The RSS standard represents a simple way of getting informed about new content on a website without having to visit it.
The "RSS" format (which stands for "Really Simple Syndication") is used to encode a website's content into an XML file, so that third parties can use that content. The RSS file, also called an RSS feed or RSS channel, containing information to be distributed, is kept up-to-date so that it always contains the latest published information.
An RSS feed is basically a file containing a title, a short description and a link to a page that describes the information in greater detail. Websites use them to inform a wider audience about their latest updates, while receiving many visitors thanks to the hyperlink inviting users to read the rest of the updates online.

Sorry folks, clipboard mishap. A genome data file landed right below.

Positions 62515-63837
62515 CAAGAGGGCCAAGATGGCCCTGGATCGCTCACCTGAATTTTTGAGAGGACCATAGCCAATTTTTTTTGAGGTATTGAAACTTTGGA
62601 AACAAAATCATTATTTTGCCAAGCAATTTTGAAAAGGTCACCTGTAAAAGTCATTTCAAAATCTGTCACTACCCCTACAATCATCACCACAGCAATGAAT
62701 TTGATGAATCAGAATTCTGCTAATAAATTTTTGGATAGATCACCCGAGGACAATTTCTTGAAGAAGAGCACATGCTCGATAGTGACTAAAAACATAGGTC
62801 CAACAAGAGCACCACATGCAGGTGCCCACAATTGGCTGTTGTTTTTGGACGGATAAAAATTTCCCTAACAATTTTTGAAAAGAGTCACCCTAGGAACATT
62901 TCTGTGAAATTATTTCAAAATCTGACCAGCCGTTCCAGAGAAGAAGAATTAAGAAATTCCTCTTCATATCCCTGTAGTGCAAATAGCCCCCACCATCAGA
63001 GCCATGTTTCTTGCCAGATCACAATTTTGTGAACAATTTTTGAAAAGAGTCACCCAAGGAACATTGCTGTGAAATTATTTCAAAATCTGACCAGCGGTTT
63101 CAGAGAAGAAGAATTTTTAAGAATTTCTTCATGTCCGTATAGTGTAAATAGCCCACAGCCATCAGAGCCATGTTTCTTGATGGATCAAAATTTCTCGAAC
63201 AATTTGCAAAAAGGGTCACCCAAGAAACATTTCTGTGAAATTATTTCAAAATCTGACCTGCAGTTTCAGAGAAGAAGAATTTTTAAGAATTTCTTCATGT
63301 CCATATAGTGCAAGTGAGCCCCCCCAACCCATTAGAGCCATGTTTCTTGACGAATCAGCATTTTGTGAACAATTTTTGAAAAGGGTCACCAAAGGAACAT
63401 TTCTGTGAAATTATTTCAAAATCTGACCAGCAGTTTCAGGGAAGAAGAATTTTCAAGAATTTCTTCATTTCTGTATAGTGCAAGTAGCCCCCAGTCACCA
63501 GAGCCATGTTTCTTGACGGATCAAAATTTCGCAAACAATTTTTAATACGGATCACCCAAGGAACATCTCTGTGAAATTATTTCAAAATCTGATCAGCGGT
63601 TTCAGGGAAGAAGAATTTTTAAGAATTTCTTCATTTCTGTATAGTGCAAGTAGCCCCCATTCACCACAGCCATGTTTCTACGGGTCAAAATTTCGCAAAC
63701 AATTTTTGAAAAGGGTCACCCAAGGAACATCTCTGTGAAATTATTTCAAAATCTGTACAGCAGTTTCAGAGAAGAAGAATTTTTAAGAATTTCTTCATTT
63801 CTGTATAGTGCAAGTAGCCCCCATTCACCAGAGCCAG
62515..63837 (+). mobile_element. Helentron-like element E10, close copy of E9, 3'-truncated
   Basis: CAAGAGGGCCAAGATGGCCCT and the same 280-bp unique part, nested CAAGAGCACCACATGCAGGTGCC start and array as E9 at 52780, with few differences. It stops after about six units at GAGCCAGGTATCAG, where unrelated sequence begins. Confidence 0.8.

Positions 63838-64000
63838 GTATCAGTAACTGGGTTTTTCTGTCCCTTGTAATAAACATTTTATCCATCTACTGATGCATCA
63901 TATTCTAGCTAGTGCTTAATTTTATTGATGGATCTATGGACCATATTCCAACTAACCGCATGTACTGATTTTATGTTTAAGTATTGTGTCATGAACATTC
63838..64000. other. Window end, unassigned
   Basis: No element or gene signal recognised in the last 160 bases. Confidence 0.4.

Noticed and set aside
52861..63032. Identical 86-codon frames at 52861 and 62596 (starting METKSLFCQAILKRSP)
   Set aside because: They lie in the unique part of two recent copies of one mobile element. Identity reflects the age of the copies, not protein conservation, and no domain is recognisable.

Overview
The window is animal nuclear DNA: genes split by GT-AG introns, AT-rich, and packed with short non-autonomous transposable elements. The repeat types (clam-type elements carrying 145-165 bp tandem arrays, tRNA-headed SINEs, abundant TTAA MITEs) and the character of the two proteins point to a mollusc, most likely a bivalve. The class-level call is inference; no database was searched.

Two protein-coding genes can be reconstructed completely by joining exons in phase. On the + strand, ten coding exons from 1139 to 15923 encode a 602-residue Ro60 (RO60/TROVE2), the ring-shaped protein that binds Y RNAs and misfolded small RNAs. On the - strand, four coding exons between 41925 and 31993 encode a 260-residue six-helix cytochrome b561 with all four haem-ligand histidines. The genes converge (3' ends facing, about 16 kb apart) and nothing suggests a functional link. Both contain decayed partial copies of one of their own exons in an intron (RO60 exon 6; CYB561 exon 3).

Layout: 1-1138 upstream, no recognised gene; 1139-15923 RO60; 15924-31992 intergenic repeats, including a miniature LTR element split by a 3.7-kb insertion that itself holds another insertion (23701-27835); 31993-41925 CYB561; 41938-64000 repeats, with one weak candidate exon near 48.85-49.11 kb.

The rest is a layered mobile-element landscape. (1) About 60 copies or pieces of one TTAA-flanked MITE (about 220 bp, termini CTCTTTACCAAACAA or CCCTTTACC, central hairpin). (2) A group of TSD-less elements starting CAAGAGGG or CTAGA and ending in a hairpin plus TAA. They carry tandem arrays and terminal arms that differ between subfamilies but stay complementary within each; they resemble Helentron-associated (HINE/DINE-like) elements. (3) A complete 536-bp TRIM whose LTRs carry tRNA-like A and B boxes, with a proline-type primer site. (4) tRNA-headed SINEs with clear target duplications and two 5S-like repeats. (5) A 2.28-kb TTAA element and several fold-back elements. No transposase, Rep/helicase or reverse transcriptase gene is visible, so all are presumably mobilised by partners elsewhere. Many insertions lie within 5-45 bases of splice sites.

Sites that offer one or more newsfeeds in RSS format sometimes display one of these logos:
There are typically two ways of using RSS:
To offer an RSS feed on one's site and thereby let some of one's content be available to other webmasters, all that is needed is to create a script which will gather information to be included in the RSS feed and write it into the XML file in RSS format.
Any webmaster with the required tools can use another website's RSS feed in order to automatically display on his or her own site the information it contains. What's more, depending on how much of the information is in XML format, it is possible to customize the way the data is displayed, and to aggregate multiple RSS feeds within the same page. This is called "content syndication."
In order to use an RSS feed offered by a site, you need to have a tool that can analyze XML (an XML parser) to convert it into XML. There are many tools in most computer languages which let RSS channels be used easily. The MagPie RSS tool, for example, can parse RSS feeds, no matter which version of the standard is being used, with a basic script in PHP language.